Undergraduate Honors Theses

Thesis Defended

Spring 2017

Document Type


Type of Thesis

Departmental Honors


Environmental Studies

First Advisor

Joel Hartter

Second Advisor

Eve-Lyn Hinckley

Third Advisor

Dale Miller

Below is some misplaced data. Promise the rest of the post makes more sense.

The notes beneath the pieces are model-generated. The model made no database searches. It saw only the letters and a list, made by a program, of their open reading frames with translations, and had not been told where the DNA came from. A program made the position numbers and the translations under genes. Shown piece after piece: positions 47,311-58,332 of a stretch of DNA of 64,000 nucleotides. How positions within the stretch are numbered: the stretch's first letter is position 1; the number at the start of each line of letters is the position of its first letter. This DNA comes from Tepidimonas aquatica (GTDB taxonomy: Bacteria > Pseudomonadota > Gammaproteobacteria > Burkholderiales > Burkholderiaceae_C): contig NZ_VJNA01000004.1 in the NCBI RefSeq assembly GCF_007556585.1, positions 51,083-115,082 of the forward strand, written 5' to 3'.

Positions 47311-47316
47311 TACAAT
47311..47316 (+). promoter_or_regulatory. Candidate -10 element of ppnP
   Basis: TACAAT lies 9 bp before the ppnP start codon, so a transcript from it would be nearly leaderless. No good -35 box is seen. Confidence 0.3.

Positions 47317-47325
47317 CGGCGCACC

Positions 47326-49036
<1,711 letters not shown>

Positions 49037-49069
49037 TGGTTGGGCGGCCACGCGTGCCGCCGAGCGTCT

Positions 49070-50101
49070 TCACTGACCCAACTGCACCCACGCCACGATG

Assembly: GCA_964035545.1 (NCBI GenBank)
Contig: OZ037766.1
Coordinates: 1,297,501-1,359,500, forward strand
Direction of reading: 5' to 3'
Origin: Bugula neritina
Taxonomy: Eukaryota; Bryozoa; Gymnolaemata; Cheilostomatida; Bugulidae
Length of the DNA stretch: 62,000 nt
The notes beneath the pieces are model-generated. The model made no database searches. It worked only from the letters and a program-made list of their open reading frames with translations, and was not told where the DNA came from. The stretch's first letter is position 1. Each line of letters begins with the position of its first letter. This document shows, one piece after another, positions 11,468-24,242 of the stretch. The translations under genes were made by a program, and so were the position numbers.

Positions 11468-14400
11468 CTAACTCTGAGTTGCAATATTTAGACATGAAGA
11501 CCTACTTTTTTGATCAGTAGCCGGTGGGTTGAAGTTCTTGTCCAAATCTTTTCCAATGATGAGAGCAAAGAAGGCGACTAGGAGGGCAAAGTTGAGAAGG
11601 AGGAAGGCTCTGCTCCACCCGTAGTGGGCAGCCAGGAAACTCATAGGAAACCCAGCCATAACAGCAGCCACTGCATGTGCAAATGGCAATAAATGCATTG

Climate change is increasing the frequency and severity of fires, especially in the Western United States, making it pertinent that tree regeneration rates and causes are understood. The goal of this research is to assess the impacts of post-fire environments on seedling regeneration in dry conifer forest of eastern Oregon’s Blue Mountain Ecoregion. Specifically, I seek to determine whether soil properties determine successful seedling recruitment. In the summer of 2016, sixty-eight soil samples from across four different fires in the Blue Mountain Ecoregion were collected to analyze for total carbon, total nitrogen, and pH. The soil variables were compared with additional independent variables of fire severity and slope aspect. Over 16 to 20 years after the fire, north-facing sites and low burn severity sites had more seedlings than south-facing and high burn severity sites. Significant differences were found between seedling counts and soil properties, though older seedlings were found more often in soils with lower pH. These findings will be useful to forest managers who seek to determine the microsite conditions that promote natural post-fire conifer regeneration.